Advanced Proteomics and Cluster Analysis for Identifying Novel Obstructive Sleep Apnea Subtypes before and after Continuous Positive Airway Pressure Therapy

Kundel, Vaishnavi and Cohen, Oren and Khan, Samira and Patel, Manishkumar and Kim-Schulze, Seunghee and Kovacic, Jason and Suárez-Fariñas, Mayte and Shah, Neomi A. (2023) Advanced Proteomics and Cluster Analysis for Identifying Novel Obstructive Sleep Apnea Subtypes before and after Continuous Positive Airway Pressure Therapy. Annals of the American Thoracic Society, 20 (7). pp.1038-1047. ISSN 2329-6933

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Link to published document: http://doi.org/10.1513/AnnalsATS.202210-897OC

Abstract

Rationale: Studies have shown elevated inflammatory biomarkers in obstructive sleep apnea (OSA), but data after continuous positive airway pressure (CPAP) treatment are inconsistent. Objectives: We used the Olink proteomics panel to identify unique OSA clusters on the basis of inflammatory protein expression and assess the impact of CPAP therapy. Methods: Adults with newly diagnosed OSA had blood drawn at baseline and three to four months after CPAP. Samples were analyzed using the Olink proteomics platform, which measures 92 prespecified inflammatory proteins using proximity extension assay. Linear mixed-effects models were used to model changes in protein expression during the period of CPAP use, adjusting for batch, age, and sex. Unsupervised hierarchical clustering was performed to identify unique inflammatory OSA clusters on the basis of inflammatory biomarkers. Within-cluster impact of CPAP on inflammatory protein expression was assessed. Results: Among 46 patients, the mean age was 46 +/- 12 years (22% women), mean body mass index was 31 +/- 5 kg/m(2), and mean respiratory disturbance index was 33 +/- 17 events/hour. Unsupervised cluster and heatmap analysis revealed three unique proteomic clusters, with low (n = 21), intermediate (n = 19), and high (n = 6) inflammatory protein expression. After CPAP, there were significant within-cluster differences in protein expression. The low inflammatory cluster had a significant increase in protein expression (16%; P = 0.02), and the high inflammatory cluster had a significant decrease in protein expression (-20%; P = 0.003), more significant among those compliant with CPAP in the low (25%; P = 0.04) and high (-22%; P = 0.01) clusters. Conclusions: We identified three unique inflammatory clusters in patients with OSA using plasma proteomics, with a differential response to CPAP by cluster. Our results are hypothesis generating and require further investigation in larger longitudinal studies for enhanced cardiovascular risk profiling in OSA.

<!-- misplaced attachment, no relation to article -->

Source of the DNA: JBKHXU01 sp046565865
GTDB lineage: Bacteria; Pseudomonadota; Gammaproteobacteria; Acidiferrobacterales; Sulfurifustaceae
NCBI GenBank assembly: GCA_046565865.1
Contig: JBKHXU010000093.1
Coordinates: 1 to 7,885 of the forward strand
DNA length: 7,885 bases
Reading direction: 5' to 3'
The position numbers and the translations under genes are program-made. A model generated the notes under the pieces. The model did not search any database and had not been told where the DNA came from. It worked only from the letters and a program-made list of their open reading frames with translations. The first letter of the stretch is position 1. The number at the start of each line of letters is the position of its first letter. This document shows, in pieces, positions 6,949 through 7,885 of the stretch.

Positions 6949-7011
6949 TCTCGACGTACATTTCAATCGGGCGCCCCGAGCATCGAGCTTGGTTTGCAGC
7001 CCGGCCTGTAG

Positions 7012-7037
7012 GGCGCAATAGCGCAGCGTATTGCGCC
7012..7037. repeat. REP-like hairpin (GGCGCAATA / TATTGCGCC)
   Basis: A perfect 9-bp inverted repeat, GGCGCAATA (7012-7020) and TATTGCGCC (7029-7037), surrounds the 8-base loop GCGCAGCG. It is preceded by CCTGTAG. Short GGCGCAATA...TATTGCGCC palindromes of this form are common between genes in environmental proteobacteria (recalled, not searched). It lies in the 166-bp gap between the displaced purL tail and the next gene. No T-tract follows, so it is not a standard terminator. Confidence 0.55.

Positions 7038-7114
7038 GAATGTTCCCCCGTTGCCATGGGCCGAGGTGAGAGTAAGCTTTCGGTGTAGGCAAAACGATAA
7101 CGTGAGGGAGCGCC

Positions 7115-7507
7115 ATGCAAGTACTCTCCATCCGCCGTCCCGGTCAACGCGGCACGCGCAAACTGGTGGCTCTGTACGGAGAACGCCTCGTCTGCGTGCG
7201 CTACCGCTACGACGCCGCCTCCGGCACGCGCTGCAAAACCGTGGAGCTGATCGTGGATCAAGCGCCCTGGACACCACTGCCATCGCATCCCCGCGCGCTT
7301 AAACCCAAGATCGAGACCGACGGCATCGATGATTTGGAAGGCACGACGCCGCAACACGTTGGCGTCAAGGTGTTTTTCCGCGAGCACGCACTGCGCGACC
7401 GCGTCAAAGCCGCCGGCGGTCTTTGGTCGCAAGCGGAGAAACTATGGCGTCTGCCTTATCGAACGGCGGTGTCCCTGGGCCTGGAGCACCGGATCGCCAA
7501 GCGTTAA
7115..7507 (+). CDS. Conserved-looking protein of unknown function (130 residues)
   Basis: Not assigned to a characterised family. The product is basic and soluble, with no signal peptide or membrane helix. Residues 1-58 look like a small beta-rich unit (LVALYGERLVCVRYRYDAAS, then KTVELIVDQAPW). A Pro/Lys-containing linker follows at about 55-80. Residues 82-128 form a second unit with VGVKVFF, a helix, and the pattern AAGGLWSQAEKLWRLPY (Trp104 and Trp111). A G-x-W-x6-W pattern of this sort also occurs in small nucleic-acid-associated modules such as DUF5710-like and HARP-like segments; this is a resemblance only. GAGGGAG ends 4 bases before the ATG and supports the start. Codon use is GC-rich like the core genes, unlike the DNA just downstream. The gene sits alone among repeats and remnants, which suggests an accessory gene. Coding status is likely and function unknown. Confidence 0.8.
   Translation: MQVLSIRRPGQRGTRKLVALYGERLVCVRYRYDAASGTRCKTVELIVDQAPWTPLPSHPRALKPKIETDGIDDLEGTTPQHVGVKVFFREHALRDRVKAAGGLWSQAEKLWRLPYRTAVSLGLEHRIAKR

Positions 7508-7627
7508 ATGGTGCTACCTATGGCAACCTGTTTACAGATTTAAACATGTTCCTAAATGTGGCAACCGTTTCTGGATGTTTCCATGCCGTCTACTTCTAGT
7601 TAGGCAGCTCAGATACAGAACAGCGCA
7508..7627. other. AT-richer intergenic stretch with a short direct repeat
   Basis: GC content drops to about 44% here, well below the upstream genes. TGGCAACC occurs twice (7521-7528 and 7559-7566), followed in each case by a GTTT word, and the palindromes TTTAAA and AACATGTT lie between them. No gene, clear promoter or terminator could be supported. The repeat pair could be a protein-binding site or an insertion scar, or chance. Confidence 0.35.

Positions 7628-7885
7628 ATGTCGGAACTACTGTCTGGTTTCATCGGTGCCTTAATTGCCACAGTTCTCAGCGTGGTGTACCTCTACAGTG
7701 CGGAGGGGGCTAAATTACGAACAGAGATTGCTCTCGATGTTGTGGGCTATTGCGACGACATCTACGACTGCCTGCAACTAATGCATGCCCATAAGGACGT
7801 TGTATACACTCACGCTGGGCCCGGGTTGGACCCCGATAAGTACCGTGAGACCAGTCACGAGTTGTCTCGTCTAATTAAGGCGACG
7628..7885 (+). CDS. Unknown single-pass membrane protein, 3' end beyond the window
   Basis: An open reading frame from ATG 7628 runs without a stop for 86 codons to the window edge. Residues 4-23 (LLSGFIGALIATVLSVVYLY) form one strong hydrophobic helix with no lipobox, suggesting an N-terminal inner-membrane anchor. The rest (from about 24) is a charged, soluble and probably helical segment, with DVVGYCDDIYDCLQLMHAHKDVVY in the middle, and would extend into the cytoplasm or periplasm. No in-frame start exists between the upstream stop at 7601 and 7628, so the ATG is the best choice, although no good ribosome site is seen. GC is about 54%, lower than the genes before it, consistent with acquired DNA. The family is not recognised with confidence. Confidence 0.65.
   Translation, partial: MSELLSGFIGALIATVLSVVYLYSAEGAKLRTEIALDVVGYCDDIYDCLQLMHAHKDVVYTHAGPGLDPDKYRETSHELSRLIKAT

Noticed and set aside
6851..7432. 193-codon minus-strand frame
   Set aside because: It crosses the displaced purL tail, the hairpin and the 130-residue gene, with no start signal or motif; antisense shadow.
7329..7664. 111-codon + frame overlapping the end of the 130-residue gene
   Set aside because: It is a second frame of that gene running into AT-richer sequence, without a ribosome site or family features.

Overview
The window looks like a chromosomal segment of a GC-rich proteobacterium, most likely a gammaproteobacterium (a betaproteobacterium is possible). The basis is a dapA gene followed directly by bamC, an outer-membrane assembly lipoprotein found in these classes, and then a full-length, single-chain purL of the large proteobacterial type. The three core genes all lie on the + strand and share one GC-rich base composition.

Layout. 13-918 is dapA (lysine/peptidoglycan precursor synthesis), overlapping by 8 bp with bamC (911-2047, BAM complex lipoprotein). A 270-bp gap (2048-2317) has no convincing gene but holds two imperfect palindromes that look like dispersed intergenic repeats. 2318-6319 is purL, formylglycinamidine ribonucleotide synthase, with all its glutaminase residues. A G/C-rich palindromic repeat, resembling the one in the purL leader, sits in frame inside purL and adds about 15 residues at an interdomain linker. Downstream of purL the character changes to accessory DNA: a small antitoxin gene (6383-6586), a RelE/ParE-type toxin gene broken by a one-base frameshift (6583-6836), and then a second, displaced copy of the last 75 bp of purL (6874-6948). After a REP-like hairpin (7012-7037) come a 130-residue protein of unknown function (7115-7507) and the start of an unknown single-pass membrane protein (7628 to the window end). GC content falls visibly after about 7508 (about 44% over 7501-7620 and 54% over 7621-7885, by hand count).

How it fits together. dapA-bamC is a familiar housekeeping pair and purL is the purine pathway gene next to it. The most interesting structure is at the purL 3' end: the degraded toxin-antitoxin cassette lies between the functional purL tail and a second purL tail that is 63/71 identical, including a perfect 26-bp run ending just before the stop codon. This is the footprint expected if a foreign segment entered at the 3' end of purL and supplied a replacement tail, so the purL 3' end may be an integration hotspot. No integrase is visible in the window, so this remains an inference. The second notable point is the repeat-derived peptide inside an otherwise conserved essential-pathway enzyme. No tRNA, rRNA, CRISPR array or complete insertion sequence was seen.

Item Type: Article
Subjects: R Medicine > R Medicine (General)
Depositing User: Repository Administrator
Date Deposited: 06 Jul 2023 01:29
Last Modified: 06 Jul 2023 01:29
URI: http://eprints.victorchang.edu.au/id/eprint/1402

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